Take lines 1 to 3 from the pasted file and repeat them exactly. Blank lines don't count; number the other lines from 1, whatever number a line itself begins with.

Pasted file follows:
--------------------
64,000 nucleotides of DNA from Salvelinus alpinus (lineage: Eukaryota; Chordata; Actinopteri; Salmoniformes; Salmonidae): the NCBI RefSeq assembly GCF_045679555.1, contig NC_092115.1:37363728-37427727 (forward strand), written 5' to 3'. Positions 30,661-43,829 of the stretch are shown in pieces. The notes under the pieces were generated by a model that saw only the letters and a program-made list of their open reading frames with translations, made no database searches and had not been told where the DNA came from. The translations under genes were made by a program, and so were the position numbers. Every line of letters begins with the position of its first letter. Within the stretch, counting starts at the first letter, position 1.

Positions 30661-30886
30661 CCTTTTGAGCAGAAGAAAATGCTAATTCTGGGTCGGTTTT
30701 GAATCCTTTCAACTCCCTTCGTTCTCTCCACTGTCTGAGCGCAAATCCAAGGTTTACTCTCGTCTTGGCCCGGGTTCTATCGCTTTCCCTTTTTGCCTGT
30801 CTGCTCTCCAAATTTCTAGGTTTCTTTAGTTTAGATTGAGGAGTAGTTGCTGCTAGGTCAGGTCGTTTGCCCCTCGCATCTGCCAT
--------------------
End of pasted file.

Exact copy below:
64,000 nucleotides of DNA from Salvelinus alpinus (lineage: Eukaryota; Chordata; Actinopteri; Salmoniformes; Salmonidae): the NCBI RefSeq assembly GCF_045679555.1, contig NC_092115.1:37363728-37427727 (forward strand), written 5' to 3'. Positions 30,661-43,829 of the stretch are shown in pieces. The notes under the pieces were generated by a model that saw only the letters and a program-made list of their open reading frames with translations, made no database searches and had not been told where the DNA came from. The translations under genes were made by a program, and so were the position numbers. Every line of letters begins with the position of its first letter. Within the stretch, counting starts at the first letter, position 1.

Positions 30661-30886
30661 CCTTTTGAGCAGAAGAAAATGCTAATTCTGGGTCGGTTTT